Maybe I should be embarrassed, but I'm not. Nobody here would see me again and remember what I've done. A society where most things are legal and acceptable. This is a no-consequences kind of evening. Like a computer game where you can press F2 and start over if you make a mistake. I'm in a state of transition, between London and the future. I feel so free I could strut naked through the Vondelpark - a place where I have learnt it is legal to have sex but not to walk your dog off-leash.

I don't expect you to understand, I know you wouldn't be impressed if you saw me right now. You knew a different me. A version of me who made her choices differently. Planned them in infinite detail, weighed up pros and cons, worried about society's watchful eye.

He looks down at Julissa. Does he do that a lot? I wonder. Free peep show from your living room window every night. No wonder he hasn't repaired the curtains.

'You know Amsterdam is very liberated. Women are free to do what they want sexually, they don't have to conform to a norm of getting married and having babies,' he asserts.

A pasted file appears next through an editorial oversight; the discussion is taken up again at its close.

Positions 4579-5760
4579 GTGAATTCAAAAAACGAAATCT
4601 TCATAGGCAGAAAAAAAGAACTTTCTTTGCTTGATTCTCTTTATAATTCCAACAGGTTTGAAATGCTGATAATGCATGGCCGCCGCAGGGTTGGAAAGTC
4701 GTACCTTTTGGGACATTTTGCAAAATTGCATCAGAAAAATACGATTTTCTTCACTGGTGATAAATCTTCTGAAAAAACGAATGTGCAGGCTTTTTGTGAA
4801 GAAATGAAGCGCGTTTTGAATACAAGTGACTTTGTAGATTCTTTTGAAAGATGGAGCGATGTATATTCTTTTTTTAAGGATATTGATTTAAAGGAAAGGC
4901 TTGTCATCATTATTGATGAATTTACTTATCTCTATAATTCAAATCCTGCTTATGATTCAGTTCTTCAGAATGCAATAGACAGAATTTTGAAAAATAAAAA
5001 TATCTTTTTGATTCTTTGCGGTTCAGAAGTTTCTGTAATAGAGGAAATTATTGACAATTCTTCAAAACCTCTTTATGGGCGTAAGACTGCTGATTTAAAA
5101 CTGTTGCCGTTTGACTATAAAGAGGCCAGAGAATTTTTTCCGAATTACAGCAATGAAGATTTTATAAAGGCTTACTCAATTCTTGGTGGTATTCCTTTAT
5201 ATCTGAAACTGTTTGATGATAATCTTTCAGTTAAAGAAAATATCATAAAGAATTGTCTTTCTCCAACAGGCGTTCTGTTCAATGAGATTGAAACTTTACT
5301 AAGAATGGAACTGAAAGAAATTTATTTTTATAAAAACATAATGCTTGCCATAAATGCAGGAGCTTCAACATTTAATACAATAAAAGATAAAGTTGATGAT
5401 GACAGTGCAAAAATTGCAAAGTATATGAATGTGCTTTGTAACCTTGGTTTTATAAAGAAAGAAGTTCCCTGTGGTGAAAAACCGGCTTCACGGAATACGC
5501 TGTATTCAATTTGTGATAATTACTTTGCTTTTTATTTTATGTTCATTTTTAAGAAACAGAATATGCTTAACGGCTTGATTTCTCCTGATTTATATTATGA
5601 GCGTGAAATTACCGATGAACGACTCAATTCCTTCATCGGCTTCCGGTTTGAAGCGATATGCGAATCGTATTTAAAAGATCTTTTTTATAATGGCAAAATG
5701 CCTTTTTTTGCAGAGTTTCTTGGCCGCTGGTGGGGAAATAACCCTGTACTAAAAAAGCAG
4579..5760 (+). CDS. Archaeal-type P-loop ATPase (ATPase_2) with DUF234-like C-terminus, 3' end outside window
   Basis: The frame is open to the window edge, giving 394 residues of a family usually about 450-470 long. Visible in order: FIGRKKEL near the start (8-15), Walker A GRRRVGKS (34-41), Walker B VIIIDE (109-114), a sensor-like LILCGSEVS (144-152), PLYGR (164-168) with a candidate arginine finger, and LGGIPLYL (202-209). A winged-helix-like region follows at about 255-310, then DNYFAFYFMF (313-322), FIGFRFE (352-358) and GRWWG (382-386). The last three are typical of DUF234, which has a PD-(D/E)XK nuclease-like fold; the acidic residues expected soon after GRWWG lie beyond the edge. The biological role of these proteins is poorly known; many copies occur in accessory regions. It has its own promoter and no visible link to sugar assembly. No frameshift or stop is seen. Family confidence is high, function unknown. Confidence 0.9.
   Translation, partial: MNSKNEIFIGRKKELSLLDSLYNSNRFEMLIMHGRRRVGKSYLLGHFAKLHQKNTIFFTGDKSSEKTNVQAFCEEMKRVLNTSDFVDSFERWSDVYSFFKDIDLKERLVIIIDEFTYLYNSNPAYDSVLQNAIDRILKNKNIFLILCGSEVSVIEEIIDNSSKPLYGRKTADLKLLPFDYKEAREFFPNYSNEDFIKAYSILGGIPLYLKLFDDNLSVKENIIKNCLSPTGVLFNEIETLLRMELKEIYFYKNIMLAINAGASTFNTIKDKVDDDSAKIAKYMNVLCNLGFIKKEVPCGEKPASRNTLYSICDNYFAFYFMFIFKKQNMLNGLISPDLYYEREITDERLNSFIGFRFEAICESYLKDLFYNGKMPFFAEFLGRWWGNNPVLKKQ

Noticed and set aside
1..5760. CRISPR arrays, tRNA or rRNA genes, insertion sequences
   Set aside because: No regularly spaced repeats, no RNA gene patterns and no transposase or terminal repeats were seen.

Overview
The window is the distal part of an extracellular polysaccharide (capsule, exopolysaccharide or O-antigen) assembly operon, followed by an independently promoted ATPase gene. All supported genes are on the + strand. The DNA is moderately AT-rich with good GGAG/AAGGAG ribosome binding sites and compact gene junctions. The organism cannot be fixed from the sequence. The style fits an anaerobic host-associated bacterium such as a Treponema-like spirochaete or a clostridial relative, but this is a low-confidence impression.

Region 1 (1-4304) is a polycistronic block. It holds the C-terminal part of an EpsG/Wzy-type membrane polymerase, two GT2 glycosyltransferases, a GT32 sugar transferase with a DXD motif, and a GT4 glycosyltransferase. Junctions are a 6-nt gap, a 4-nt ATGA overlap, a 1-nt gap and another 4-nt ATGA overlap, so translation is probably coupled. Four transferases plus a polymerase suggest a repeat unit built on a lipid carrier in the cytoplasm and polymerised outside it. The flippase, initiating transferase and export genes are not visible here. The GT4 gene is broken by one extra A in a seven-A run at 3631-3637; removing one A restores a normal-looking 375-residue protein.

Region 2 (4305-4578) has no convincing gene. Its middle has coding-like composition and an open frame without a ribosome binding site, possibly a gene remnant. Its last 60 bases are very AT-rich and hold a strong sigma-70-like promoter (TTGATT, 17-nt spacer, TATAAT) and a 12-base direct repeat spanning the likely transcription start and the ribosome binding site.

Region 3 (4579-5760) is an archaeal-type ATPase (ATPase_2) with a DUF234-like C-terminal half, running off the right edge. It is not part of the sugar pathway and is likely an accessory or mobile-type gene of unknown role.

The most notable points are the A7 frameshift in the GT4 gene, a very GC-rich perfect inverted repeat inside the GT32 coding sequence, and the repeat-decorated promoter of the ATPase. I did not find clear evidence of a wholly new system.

'Yeah right,' is all I can say in reply.

Women aren't supposed to want to get married or have babies anymore. That is so passé. Why can't we be more liberated and be exactly like men? Surely to be like a man is the freest state possible. 'Yeah right,' I repeat.

'You know, like in Sex and the City, "make love like a man", that's what women should be like,' he explains.

Prick. Why do they have to say these things out loud? Surely they must know it doesn't serve them in their seduction. Why am I angry at him? I'm the one who followed him up here.

The Amsterdam air made me do it.

So now I am in his bedroom? How did I get here? It has a queen size futon, my knees wobble on the way down. Does that mean I have had more Heineken than I remember?

All I can say after seeing him naked is that Dutch men are in proportion - not just tall in stature, if you know what I mean. He is about as far from my type as is possible. Curly blonde hair, inane optimism, completely untroubled by angst about the suffering of others, simple morality, simple tastes, simple mind.

'Ja doch!' he proclaims gleefully as he jumps into bed.

I drink honey inside his hive, but you are the reason I stay alive. I scrape it off my knees with a tissue, not quite sure how it got there, eww. As I said before, you wouldn't be impressed.

My thoughts escape the bedroom and race over what might be happening to Julissa outside, no longer being watched over by hawks from their perch in the squalid nest overhead.